Step four: While the roots are soaking, prepare your planting area. Horseradish prefer well-drained yet moist soil. They also love full sun but can tolerate part shade. Hence, choose a sunny spot in your garden with well-draining soil. If growing in a container, use good quality potting mix.

Step five: After soaking, remove your horseradish roots from the water and let them dry for about an hour.

Step six: Ready your gloved hands and dig a hole about four to six inches deep. Plant your prepared store-bought horseradish root into the hole with the larger end of the root in the soil and the narrower end pointing upwards.

Step seven: Backfill the hole with soil, firming it gently around the root. Make sure the top of the root (the sprouting end) is about two inches beneath the soil surface.

Step eight: Water the newly planted horseradish root thoroughly. Continue to water regularly, but do not allow the soil to become waterlogged, as this may rot the root.

This is how to properly prepare and plant your store-bought horseradish roots. With proper care, your horseradish plants should sprout in a few weeks and be ready to harvest after about a year.

A close-up image of healthy horseradish roots, ready for planting.

Planting and Care

Buying and Preparing the Root

Start by purchasing a horseradish root from a local grocery store or farmers market. Opt for one that’s firm and looks fresh without any sort of decay, soft spots, or discoloration.

Choosing the Right Site

Choose a spot in your garden where the soil drains well. Horseradish enjoys a full sun to part-shade location. The plant can become invasive, so select a spot where this won’t become an issue or plant in a deep container.

Planting the Horseradish

The best time to plant horseradish is in the early Spring. You’ll want to cut the root into 4-5 inch long pieces and plant each piece vertically into the ground with the broader end up. Each piece should be planted about three feet apart to give the plants ample space to grow. The planting depth should be 12-18 inches deep.


Water the newly planted sections immediately. After that, maintain a regular watering schedule, ensuring the soil remains consistently moist, but not drenched. Depending on your climate, this may mean watering daily or only a few days a week.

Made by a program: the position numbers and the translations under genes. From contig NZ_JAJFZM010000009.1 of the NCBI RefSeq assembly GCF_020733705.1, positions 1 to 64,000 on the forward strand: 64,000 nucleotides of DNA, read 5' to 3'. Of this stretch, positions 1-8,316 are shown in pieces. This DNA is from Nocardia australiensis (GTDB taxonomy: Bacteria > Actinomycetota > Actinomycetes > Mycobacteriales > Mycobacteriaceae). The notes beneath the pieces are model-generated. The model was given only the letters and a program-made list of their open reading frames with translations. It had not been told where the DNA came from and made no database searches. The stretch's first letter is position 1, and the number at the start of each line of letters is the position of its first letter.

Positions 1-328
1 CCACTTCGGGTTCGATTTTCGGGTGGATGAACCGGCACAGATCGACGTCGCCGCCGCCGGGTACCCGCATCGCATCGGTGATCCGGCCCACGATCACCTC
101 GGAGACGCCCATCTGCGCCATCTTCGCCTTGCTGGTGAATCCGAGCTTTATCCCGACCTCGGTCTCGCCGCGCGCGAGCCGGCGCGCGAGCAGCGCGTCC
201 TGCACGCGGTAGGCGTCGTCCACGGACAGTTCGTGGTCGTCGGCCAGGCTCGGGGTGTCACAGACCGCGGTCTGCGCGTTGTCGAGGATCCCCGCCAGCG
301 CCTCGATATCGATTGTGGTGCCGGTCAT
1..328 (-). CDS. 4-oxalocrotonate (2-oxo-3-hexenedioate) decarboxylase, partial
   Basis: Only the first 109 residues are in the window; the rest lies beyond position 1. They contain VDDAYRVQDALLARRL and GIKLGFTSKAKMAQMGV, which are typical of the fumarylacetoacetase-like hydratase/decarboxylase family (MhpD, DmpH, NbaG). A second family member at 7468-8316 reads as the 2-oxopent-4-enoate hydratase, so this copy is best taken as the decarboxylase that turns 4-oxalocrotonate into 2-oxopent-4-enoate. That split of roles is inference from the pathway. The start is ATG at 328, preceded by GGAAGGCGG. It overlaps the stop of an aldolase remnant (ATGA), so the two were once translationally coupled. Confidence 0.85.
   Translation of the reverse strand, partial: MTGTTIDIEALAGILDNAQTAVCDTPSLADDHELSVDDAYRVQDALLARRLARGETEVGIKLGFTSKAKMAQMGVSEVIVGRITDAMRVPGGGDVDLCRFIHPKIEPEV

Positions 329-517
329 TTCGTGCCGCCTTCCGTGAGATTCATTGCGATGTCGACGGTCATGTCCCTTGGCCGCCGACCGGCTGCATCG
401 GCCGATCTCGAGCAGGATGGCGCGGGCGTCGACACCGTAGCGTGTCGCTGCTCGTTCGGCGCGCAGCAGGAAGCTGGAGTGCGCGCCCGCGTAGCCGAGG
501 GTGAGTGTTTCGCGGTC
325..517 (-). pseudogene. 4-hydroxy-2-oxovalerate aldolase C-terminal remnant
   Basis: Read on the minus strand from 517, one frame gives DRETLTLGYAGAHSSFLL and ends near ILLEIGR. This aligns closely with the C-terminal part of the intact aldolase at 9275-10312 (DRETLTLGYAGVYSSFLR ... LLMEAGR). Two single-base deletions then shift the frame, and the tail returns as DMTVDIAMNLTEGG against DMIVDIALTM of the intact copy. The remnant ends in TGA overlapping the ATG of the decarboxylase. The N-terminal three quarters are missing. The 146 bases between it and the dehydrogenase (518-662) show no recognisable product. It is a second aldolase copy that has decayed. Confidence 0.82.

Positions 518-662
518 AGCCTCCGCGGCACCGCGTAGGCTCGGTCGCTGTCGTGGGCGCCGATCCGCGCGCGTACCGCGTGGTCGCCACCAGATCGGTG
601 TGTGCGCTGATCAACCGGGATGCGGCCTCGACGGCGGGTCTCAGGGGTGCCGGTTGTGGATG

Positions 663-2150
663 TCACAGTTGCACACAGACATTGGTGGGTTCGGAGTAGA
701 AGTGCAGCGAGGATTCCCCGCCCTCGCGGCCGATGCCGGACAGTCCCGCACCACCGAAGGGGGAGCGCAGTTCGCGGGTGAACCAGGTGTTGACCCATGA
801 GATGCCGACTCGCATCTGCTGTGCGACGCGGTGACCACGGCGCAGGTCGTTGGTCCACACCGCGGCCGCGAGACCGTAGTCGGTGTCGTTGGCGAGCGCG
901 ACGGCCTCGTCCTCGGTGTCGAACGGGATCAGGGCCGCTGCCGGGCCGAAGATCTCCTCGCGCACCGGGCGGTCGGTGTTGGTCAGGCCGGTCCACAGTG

Fertilize horseradish with a balanced, all-purpose plant food. Feed your plants once a month during the growing season following package instructions for the correct amount.

Weeding and Maintenance

Keep the area around the plants weed-free as the horseradish grows. Regular weeding helps ensure the plant’s nutrients aren’t compromised.

Pest and Disease Prevention

Though horseradish is usually pretty resilient to pests and diseases, maintaining the health of your plant with regular watering and feeding will help prevent potential issues. If you notice any significant changes in your plant, such as yellowing leaves or stunted growth, seek advice from a local nursery or your county’s extension service.


After the first hard frost in the fall, you can dig up your horseradish. The root should be harvested by gently pulling it from the ground, taking care not to break off any side roots that may be growing. Allow the root to dry in a cool, dark place for a couple of days, then process or store it.

A picture of horseradish root freshly harvested from the ground.

Embarking on the journey of growing horseradish can be exciting and rewarding. Your store-bought horseradish roots, once prepped and implanted in the right conditions, can flourish beautifully. Like any gardening endeavor, this one requires a keen understanding of the plant’s needs, patience, and regular care. The joy of seeing your horseradish grow, however, makes it all worthwhile! Not only will you learn about a new plant, its growth, and care, but you will also enjoy the fruits of your hard work in the form of fresh, homegrown horseradish. Here’s to enriching your home gardening experiences and to the wonderful dishes you’ll make with your new crop!

Writio: AI-powered content writer for websites & blogs, crafting articles with relevant images. This article was written by Writio.